In utero biologic exposure & infant infection risk

Mar 23, 2021 - E-Mentoring in IBD | Volume 14 • 2021

Issue 06

Clinical Question

Does exposure to biologics in utero increase the risk of infant infections?

Editor’s Bottom Line

Biologics administered to women with IBD during pregnancy do not appear to increase their infants’ risk of infection.


Gubatan J, Ole Haagen N, Levitte S, et al. Biologics During Pregnancy in Women with Inflammatory Bowel Disease and Risk of Infantile Infections: A Systematic Review and Meta-Analysis. Am J Gastroenterol. 2021;116(2):243–53.


There have been conflicting findings on the risk of infections among infants exposed to biologics in utero. To examine this topic further, American and Danish researchers performed a systematic review and meta-analysis of nine studies published between 2013 and 2019. The studies, of which two were prospective and seven were retrospective, included data from 8,013 women with IBD who gave birth to 8,490 infants, 1,965 of whom were exposed to biologics during pregnancy. Women were a mean 31 years of age at the time of pregnancy. The studied medications included infliximab, adalimumab, certolizumab, golimumab, ustekinumab, vedolizumab and natalizumab.

Results revealed an incidence of 0.27 infections per infant-year among infants exposed to biologics in utero, compared to 0.40 infections per infant-year among infants not exposed to biologics in utero. Statistical analyses showed no overall association between  infantile infections and exposure to biologics in utero (Odds Ratio [OR]: 0.91; 95% Confidence Interval [CI], 0.73–1.14; p=0.43). However, a subgroup analysis found that the risk of upper respiratory infections in particular was increased (OR: 1.57; 95% CI, 1.02–2.40; p=0.04). There was no significant association with acute otitis media, urinary tract infections and gastrointestinal infections. Rates of antibiotic use and infection-related hospitalizations were not significantly higher among infants exposed to biologics in utero. There were no reported infection-related deaths and the risk of infections was not greater among women who continued biologics in their third trimester. The results showed no differences in medication-specific infection risk.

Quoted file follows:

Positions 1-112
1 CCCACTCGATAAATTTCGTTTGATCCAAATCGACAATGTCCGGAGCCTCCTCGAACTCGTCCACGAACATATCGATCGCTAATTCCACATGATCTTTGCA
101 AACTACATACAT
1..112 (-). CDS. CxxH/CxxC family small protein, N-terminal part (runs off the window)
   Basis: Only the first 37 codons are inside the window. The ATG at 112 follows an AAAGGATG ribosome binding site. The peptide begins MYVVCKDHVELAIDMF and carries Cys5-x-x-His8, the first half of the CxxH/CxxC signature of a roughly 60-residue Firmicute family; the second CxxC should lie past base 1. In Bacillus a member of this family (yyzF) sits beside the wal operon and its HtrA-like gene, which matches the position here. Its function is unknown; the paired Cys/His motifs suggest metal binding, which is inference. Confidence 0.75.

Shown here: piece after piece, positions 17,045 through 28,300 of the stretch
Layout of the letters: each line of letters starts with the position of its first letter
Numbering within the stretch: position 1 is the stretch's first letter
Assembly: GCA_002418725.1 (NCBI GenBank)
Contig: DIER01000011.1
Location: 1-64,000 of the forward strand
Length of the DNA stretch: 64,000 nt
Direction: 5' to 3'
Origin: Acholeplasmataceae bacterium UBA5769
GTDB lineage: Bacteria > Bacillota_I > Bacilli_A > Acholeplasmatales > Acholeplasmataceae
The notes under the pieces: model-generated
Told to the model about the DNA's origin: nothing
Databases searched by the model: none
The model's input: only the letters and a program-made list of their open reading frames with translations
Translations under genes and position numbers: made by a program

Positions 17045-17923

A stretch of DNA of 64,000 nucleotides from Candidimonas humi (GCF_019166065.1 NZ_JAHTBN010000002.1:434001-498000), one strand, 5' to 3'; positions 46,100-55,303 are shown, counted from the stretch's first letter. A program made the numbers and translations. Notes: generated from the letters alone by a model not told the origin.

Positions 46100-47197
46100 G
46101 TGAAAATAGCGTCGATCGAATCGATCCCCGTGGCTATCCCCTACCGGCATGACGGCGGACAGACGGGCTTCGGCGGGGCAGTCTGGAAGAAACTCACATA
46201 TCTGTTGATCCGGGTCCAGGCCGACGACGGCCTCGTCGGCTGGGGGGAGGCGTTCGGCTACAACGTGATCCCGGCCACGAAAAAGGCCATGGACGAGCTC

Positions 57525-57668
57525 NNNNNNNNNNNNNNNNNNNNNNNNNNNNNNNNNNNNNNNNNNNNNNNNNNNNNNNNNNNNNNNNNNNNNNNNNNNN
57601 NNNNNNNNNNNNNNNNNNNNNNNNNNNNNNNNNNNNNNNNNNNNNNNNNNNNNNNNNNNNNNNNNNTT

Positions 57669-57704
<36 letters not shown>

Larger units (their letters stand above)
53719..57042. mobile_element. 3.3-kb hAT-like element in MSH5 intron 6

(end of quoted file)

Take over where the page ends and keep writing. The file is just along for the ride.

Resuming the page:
Study Design: Systematic review and meta-analysis

Funding: None

Allocation: None

Setting: Multicenter

Level of Evidence: 2a

The summary and conclusion in this issue of E-mentoring in IBD pertains to the manuscript(s) being reviewed, and should be considered in the context of what is already known surrounding the topic and incorporated into practice as deemed appropriate by the individual learner.